The Longer I’m in Recovery, The More I Avoid Conflict from Differing Opinions

Over the years, my wife has pointed out to me that I tend to speak of the Boston Red Sox in terms of “we” as in “We just may have made the greatest mistake in trading away Mookie Betts since we let Babe Ruth go to the Yankees.” My wife is the first to point out to me that it’s a situation of “they” not “we.” I was not consulted on the Betts trade and aside from the large tattoo on my calf and numerous articles of clothing, I don’t actually contribute anything to the Red Sox.

I laugh about this because I don’t think this is one thing I’ll ever be able to change. It doesn’t matter exact players, I feel like I have a connection to the Red Sox and understand when people feel the same way about their teams. But here’s the thing, I think even the most diehard fan understands that it’s all harmless fun. Well, maybe not some groups of European soccer fans, but for the most part, here in North America, I believe we large have our sports fanaticism in check.

If you ever get DirecTV, the remote controls stink. Just when you think it’s the batteries, it turns out you have to reboot the system because a gremlin got into it. This is how I ended up on a Fox News program this morning. If I understand it correctly, they were talking about the fact that another cable news network show had said Michael Bloomberg was as bad in his debate the other night as Donald Trump was in 2016. So simply by repeating this, and actually show stats that proved it to be true, Fox News got the ire of Donald Trump. But a different Fox talking head was appearing to defend the first talking head for having stats to back up what a talking head said on a different channel about a comparison to something that happened four years ago that in the end, had no bearing, because Trump won.

This was the moment that I got up out the chair, went to the back of the TV, and turned the damn thing off. It was also the moment that I realized something else. Over the last two years, I’ve not been to a Boston Red Sox game (about a two-hour drive from where I live) nor had I watched more than a couple of game on television.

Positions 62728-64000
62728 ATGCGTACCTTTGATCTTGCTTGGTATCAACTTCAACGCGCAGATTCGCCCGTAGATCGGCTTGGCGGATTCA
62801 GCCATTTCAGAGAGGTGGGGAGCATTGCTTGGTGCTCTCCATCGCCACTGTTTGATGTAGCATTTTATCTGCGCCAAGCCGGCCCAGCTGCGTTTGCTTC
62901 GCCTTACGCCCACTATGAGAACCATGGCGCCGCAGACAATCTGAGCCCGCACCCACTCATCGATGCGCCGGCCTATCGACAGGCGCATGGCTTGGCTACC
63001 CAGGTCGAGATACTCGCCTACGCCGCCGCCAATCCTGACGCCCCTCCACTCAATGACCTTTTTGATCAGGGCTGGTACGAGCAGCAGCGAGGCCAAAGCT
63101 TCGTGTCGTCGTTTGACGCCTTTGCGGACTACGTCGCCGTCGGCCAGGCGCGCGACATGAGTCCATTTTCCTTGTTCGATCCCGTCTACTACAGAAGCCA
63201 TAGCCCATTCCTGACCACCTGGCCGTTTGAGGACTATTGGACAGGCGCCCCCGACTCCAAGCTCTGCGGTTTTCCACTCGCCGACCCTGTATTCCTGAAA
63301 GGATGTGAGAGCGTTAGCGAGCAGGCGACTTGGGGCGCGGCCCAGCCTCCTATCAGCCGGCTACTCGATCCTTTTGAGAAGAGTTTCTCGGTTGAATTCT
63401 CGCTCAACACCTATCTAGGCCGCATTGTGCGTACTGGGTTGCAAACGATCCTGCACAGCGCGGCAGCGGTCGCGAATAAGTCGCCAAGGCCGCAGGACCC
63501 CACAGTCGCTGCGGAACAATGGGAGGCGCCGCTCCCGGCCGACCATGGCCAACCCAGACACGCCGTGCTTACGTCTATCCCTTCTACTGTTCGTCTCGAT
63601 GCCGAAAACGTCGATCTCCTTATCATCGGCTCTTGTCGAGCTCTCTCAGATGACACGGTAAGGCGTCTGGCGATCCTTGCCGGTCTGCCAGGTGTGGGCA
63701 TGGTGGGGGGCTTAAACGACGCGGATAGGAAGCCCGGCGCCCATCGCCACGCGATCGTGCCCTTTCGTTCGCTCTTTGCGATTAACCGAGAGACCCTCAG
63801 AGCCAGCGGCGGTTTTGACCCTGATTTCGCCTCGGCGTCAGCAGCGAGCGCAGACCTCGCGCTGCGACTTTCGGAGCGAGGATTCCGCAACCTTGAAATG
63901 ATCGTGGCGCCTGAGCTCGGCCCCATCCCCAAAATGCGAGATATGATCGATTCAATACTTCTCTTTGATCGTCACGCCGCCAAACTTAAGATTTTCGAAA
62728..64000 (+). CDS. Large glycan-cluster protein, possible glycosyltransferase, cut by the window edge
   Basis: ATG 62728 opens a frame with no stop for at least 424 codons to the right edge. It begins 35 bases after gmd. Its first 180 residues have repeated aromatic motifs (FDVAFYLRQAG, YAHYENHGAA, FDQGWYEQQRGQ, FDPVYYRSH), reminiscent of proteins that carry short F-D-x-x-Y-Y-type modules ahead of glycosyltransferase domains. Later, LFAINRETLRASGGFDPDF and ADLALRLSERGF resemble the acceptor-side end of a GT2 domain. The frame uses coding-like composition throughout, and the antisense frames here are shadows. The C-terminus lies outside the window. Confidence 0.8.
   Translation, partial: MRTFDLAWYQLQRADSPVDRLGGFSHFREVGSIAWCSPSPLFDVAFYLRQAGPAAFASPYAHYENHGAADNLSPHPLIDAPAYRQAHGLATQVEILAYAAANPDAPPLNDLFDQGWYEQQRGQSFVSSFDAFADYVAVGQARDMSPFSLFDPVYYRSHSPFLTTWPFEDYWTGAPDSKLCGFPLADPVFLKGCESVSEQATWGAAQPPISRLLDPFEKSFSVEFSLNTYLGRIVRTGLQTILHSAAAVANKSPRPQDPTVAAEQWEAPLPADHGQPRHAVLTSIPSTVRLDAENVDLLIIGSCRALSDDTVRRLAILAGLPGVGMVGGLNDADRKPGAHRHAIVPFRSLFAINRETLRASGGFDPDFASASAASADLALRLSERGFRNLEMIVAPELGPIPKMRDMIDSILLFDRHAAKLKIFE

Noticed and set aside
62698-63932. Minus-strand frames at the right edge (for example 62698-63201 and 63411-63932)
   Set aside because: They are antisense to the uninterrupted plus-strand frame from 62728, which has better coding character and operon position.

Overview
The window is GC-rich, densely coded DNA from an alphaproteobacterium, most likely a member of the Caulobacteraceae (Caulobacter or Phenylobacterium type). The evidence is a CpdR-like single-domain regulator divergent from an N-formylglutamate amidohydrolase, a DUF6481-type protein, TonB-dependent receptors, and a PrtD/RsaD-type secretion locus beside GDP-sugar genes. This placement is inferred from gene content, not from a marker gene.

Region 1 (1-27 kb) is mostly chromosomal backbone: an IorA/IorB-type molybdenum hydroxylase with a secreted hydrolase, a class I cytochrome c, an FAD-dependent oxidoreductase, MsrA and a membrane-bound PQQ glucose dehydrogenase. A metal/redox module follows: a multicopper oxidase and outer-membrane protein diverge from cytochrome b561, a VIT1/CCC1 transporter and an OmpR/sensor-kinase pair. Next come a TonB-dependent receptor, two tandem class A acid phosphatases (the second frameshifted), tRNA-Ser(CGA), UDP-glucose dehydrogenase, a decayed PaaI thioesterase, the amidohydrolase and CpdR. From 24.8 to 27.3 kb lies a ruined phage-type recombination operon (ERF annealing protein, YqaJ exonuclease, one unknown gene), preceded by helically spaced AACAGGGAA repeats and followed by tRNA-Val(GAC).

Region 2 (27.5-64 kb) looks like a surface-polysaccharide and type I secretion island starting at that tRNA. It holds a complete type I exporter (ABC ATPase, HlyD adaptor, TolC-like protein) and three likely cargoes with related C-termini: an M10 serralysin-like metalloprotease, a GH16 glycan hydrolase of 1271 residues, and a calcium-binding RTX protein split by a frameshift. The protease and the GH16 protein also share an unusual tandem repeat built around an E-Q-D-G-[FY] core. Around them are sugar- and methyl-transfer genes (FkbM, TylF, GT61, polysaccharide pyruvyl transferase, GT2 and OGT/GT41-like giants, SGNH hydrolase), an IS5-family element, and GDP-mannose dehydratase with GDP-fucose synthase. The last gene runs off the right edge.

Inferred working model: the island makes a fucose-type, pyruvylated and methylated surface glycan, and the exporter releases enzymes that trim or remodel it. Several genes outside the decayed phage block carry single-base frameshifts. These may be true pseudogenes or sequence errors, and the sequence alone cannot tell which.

I used to be a politics junkie. I loved the game, especially when I was covering it for various newspapers I worked for. I’ll admit that for years, I didn’t vote because I didn’t want to have to pick a side. I was trying to be impartial back when that was still the norm. Unfortunately, in a splintered information world, there’s more money to be made preaching to the choir than informing them of things they don’t want to hear.

Early in recovery, I stopped really following the news. I still see headlines and can’t avoid what’s going on entirely, especially if I tune in to see the weather report, but I work my hardest not to pick sides now because the news is really just one person’s interpretation of something that happened. Most news today isn’t even that. It’s one person’s interpretation of another person’s interpretation of something that happened. Those nighttime news commentary shows, whether it’s Sean Hannity, Don Lemon or Rachel Maddow are entertainment, not news. It’s like Access Hollywood or Entertainment Tonight for people who follow pop culture news. And, it’s also like the pre-game and post-game shows for actual Red Sox games. It’s just talk, talk, talk.

Over the last few months, I think I’ve recognized early recovery is over. I’m in a new phase. Maybe it’s intermediate recovery. The thing that is bother me most is that I find I’m getting a bit testy toward people who can’t divorce their personal opinions and beliefs as being correct facts from other people with different personal opinions and beliefs as being incorrect facts.

Guess what? There is no correct religion. There is also no incorrect religion. Not have a religion isn’t even right or wrong. The fervent believers of any religion believe that they have the correct set of answers to this and the next life. By believing that, they believe that someone just as devout who worships in a different building is wrong. In essence…they picked the wrong team.

Guess what? There is no correct political party. There is also no incorrect political party. And there’s nothing wrong with removing yourself from politics. Democrats are arguing for things Republicans argued for 40 years ago and vice versa. It’s not about the rhetoric…it’s part of making sure you’re picking the right team.

Intermediate recovery has shown me that in this life, there really are no teams. There’s just all of us, and clinging to a belief that your team is better than the other team is more a function of your own inadequacies and fears than whatever the other side is saying or doing. As humans, we have an inner need not only as individuals to be unique and special, but also to identify with others who share our beliefs about what make us unique and special.